Back in college, I was chosen for the national leadership society Omicron Delta Kappa (which was also founded at my school over a century ago). This showed not a small bit of courage on the part of my electors because while I was captain of a sport and did okay in my classes, my friends nicknamed me "homeless" because I wore the same blue sweatsuit around for the better part of my last two years on campus.
Anyhow, this evening I have the chance to pay it back--or pay it forward, I suppose--in speaking to the next circle of initiates. What would I tell today's college students and graduates about leadership? Well, for starters, the way you dress matters. Dress for the job you want? Yes, yes, yes. I've seen this play out time and again over the years. No more blue sweatsuit, believe me (no comment on my weekend wardrobe, however).
But there's much more to it, of course. I've never actually thought of myself as a leader (nor sure that I've been one) so much as someone who's willing to take the initiative. What do I mean? When I walked by the big boss's open door days into my very first post-graduate internship (at The Wall Street Journal), I hesitated just long enough for him to say hello, and I said hello back. And then we chatted for a moment, and that was it. Seems insignificant, but I walked by that door often on my way to the cafeteria, and we developed a rapport that paid off in many small ways for me career-wise--but would have been a joy even if it hadn't.
A few years later, as a reporter, I saw a job posting for a gig in Europe. I desperately wanted the job, even though I was underqualified. I mentioned this to my editor. He said I should tell the overseas editor. I found this almost laughable. But I took his advice, spoke to that editor about it, and wound up not getting the Europe job, but a completely different columnist position that became one of the best learning experiences of my life. Later, in a different capacity, he did hire me to work in Europe--and that is how I came to work in TV.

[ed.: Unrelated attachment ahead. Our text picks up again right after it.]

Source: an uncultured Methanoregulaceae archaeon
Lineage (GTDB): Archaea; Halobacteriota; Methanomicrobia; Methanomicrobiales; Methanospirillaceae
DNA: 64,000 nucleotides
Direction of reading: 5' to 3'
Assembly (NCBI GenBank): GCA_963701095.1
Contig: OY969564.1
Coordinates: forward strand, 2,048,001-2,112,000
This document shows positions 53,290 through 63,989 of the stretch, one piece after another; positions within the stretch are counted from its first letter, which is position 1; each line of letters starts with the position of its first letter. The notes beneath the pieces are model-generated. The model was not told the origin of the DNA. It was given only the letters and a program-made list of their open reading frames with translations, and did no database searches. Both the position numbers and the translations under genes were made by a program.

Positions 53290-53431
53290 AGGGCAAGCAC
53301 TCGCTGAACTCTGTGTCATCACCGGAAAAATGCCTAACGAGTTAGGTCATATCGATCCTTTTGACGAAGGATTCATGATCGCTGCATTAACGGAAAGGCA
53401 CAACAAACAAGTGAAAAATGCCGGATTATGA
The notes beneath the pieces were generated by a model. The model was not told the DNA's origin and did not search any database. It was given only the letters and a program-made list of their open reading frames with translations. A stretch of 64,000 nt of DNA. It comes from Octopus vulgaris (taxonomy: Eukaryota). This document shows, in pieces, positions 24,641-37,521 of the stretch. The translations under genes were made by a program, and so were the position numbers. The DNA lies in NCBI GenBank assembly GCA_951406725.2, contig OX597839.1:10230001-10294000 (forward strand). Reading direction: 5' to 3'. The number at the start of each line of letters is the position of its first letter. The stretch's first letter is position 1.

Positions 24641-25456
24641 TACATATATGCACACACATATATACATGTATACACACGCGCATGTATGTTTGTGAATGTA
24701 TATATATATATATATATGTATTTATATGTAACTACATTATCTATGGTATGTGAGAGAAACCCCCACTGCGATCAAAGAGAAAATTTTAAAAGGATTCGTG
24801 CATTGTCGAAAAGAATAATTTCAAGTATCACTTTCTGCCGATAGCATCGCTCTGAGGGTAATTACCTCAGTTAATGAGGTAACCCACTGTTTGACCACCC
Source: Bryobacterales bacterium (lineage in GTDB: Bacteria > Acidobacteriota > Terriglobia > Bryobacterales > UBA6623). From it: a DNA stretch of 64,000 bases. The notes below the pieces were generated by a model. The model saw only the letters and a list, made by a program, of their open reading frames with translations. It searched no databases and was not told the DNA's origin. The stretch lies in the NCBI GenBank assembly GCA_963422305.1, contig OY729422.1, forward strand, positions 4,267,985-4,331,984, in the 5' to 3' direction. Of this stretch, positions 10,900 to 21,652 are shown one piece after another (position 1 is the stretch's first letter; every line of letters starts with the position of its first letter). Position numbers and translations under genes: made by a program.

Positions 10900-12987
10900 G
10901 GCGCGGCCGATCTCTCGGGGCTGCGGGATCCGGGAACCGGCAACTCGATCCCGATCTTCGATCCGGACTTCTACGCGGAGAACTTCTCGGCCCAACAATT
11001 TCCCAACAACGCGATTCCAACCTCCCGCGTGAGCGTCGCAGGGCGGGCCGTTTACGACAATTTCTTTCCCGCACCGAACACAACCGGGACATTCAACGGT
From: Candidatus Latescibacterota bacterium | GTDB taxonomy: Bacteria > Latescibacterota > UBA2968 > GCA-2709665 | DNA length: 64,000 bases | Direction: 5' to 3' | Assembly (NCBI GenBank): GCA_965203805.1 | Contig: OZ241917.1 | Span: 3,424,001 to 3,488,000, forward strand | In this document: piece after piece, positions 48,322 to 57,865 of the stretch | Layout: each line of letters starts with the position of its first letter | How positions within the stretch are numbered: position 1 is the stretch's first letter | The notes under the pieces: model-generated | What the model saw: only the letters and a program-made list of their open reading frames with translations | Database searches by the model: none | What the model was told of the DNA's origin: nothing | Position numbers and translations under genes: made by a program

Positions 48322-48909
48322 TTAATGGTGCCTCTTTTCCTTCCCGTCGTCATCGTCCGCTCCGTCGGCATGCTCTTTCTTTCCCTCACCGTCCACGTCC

There were other ways I took the initiative too, along the way; the Journal asked if I'd shoot a video for them as part of a fledgling initiative, and I said sure, even though my palms got clammy at the prospect. This was never a formal ask--I just got talking to the people involved (I actually think it started in that same cafeteria line). Later, they launched a live news show and asked me to stand in for it until someone was hired for it permanently. That's also how I developed the skills to be ready to work in TV.
And I say all this to remind you--and myself--that so much of my career "development" has really been the result of many, many serendipitous encounters in the office. There is going to be a great temptation to work remotely as you start your careers right now. But there is nothing serendipitous about a Zoom meeting. Maybe chat apps like Slack or Teams offer some of that, but nothing in my direct experience has ever come close to replacing the in-person networking that happens at work (or at the bar afterwards).
I am all for Work From Home once you've established your career, when you have kids and work to juggle and it's really hard to do it all effectively and live somewhere comfortably. Even then, it can be a risk, depending on the field. But especially when you're first starting out right now, I'd say take the initiative everywhere it is offered to you--and spend as much time as you can in the office.
And now to you, my newsletter readers, you have six hours to send me feedback before I deliver this message tonight!
See you at 1 p.m!